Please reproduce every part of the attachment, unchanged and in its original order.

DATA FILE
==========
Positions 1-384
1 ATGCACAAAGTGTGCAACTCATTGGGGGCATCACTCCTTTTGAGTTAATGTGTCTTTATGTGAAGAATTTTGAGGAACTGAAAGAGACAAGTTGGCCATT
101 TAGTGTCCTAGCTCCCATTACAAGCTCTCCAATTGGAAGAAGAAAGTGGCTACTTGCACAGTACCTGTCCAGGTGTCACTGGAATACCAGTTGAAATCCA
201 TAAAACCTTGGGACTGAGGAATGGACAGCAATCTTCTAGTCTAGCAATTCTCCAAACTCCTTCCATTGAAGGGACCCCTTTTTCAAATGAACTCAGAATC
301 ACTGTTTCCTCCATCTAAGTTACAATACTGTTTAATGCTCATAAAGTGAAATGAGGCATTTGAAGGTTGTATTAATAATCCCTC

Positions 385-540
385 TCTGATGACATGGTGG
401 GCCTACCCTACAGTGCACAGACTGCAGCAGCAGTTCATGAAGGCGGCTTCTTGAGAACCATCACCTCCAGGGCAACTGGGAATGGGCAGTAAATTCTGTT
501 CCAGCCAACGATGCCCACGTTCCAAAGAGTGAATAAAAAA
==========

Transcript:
Positions 1-384
1 ATGCACAAAGTGTGCAACTCATTGGGGGCATCACTCCTTTTGAGTTAATGTGTCTTTATGTGAAGAATTTTGAGGAACTGAAAGAGACAAGTTGGCCATT
101 TAGTGTCCTAGCTCCCATTACAAGCTCTCCAATTGGAAGAAGAAAGTGGCTACTTGCACAGTACCTGTCCAGGTGTCACTGGAATACCAGTTGAAATCCA
201 TAAAACCTTGGGACTGAGGAATGGACAGCAATCTTCTAGTCTAGCAATTCTCCAAACTCCTTCCATTGAAGGGACCCCTTTTTCAAATGAACTCAGAATC
301 ACTGTTTCCTCCATCTAAGTTACAATACTGTTTAATGCTCATAAAGTGAAATGAGGCATTTGAAGGTTGTATTAATAATCCCTC

Positions 385-540
385 TCTGATGACATGGTGG
401 GCCTACCCTACAGTGCACAGACTGCAGCAGCAGTTCATGAAGGCGGCTTCTTGAGAACCATCACCTCCAGGGCAACTGGGAATGGGCAGTAAATTCTGTT
501 CCAGCCAACGATGCCCACGTTCCAAAGAGTGAATAAAAAA